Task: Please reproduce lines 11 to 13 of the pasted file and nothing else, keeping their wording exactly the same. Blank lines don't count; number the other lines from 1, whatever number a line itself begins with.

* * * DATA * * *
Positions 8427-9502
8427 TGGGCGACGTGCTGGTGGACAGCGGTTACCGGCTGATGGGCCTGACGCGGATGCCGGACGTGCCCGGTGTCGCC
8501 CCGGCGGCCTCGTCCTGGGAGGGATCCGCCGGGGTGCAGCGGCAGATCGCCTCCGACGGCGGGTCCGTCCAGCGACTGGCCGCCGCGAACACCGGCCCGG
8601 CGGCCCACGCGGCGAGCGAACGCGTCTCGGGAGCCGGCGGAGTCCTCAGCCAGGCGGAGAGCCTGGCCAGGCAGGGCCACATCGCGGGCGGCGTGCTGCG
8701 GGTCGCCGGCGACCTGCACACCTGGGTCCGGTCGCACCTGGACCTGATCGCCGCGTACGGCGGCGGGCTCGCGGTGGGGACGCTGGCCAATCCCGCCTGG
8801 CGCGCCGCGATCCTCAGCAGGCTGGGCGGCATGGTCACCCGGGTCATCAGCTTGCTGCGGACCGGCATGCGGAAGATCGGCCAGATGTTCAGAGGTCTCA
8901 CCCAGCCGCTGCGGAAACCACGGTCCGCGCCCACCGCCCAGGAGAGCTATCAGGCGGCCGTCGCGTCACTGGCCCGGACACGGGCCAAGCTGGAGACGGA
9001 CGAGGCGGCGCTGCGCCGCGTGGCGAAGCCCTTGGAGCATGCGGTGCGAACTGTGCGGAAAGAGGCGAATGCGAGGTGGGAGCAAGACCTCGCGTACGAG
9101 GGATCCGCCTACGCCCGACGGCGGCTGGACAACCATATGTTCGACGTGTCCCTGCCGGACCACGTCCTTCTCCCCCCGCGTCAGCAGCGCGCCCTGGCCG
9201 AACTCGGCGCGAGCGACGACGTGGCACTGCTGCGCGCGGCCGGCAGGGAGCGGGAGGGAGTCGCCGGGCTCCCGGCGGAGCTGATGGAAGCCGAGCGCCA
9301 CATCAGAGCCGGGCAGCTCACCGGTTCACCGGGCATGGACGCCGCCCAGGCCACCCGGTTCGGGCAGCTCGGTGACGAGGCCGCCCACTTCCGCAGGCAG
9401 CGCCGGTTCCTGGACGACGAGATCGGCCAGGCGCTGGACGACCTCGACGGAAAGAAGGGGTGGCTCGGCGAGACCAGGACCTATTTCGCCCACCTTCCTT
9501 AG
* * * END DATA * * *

9301 CATCAGAGCCGGGCAGCTCACCGGTTCACCGGGCATGGACGCCGCCCAGGCCACCCGGTTCGGGCAGCTCGGTGACGAGGCCGCCCACTTCCGCAGGCAG
9401 CGCCGGTTCCTGGACGACGAGATCGGCCAGGCGCTGGACGACCTCGACGGAAAGAAGGGGTGGCTCGGCGAGACCAGGACCTATTTCGCCCACCTTCCTT
9501 AG